Comments Filed at the FCC on Auction Rules for the TV Spectrum
(June 3, 2013) –The Department of Justice filing at the Federal Communications Commission on April 11, 1013 presented an analysis of the wireless market and made a simple, but very important point: As AT&T and Verizon already hold licenses for almost four-fifths of the high-quality, low frequency spectrum (below 1 GHz) and the auction of the vacated TV spectrum is likely to be the last such spectrum to be made available in the foreseeable future, unless the FCC sets reasonable limits on how much high-quality, low-frequency spectrum the two dominant firms can acquire in the auction and hold, competition will be stifled in the wireless market.
The response AT&T filed at the FCC and the analyses that have been offered to support it, are, at best irrelevant and, at worst, completely misleading because those analyses rest on assumptions that bear no relationship to the reality of the U.S., wireless market:
- They fail to recognize the fundamental difference between frequencies and the impact of their propagation characteristics on the economics of wireless service delivery. Therefore they incorrectly assume that the dominant wireless carriers are as efficient, or more efficient than the small carriers, when the opposite is the case.
- They refuse to recognize that the dominant firms wield market power in a highly concentrated market and use that power to increase prices and profits. Therefore they incorrectly assume that the dominant carriers are equally likely to pass through efficiency gains from capturing more high quality spectrum to consumers as the smaller carriers would be. That is not the case, since the dominant carriers are likely to pocket a large part of any efficiency gains.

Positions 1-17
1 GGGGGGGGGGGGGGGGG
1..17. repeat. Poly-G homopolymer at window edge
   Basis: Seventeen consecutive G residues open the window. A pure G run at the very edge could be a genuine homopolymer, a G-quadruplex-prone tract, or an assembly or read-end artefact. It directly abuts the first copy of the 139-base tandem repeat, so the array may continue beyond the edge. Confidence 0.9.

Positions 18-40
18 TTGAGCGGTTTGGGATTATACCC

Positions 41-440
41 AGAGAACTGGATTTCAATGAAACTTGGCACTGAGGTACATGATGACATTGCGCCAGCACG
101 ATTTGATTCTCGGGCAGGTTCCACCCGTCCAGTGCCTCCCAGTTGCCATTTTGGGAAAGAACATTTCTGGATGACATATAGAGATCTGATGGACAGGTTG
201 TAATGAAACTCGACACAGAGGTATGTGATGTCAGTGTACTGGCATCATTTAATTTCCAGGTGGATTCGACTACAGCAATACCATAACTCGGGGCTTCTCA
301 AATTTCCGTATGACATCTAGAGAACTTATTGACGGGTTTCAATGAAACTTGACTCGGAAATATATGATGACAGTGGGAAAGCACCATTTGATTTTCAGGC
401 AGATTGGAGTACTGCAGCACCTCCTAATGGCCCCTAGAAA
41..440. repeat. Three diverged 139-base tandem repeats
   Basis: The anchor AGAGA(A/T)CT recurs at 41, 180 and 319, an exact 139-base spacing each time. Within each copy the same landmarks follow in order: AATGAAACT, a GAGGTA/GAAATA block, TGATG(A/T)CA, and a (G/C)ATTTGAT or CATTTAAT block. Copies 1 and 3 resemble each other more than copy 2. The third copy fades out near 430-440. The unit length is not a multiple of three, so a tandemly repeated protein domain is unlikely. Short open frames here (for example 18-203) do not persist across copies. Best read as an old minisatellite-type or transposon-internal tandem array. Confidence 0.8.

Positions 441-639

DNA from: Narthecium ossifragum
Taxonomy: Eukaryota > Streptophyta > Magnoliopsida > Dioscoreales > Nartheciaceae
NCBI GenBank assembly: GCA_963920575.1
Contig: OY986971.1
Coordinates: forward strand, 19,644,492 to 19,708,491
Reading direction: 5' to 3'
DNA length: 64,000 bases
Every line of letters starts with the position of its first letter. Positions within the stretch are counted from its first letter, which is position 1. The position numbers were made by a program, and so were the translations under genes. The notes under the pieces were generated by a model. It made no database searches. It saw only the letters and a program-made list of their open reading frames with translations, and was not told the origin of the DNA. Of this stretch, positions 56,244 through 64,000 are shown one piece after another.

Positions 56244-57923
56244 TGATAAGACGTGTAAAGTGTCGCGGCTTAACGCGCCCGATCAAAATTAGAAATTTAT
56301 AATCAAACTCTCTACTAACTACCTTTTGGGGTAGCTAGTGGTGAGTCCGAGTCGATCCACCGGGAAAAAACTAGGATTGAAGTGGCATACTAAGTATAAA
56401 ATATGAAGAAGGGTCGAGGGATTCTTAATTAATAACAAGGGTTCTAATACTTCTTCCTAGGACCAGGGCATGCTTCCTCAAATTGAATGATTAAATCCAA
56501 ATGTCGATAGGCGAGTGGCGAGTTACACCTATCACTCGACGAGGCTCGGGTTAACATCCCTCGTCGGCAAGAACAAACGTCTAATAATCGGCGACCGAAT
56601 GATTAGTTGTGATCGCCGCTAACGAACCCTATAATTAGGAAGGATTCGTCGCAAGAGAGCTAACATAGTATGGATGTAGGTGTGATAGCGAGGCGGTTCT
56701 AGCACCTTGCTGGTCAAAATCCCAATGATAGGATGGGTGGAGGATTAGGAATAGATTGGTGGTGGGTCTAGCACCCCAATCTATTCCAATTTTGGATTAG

When efficiency and market power are correctly analyzed, it is abundantly clear that the dominant wireless carriers have a powerful incentive and the ability to foreclose the small wireless carriers from obtaining high-quality spectrum at auction. Based upon detailed analyses of the wireless market structure in several recent merger reviews, the Department of Justice rightly concluded that these are central features of the wireless market structure.
Following the Department of Justice recommendation is one of the most important steps the FCC can take to lower prices and improve consumer choice in the wireless market.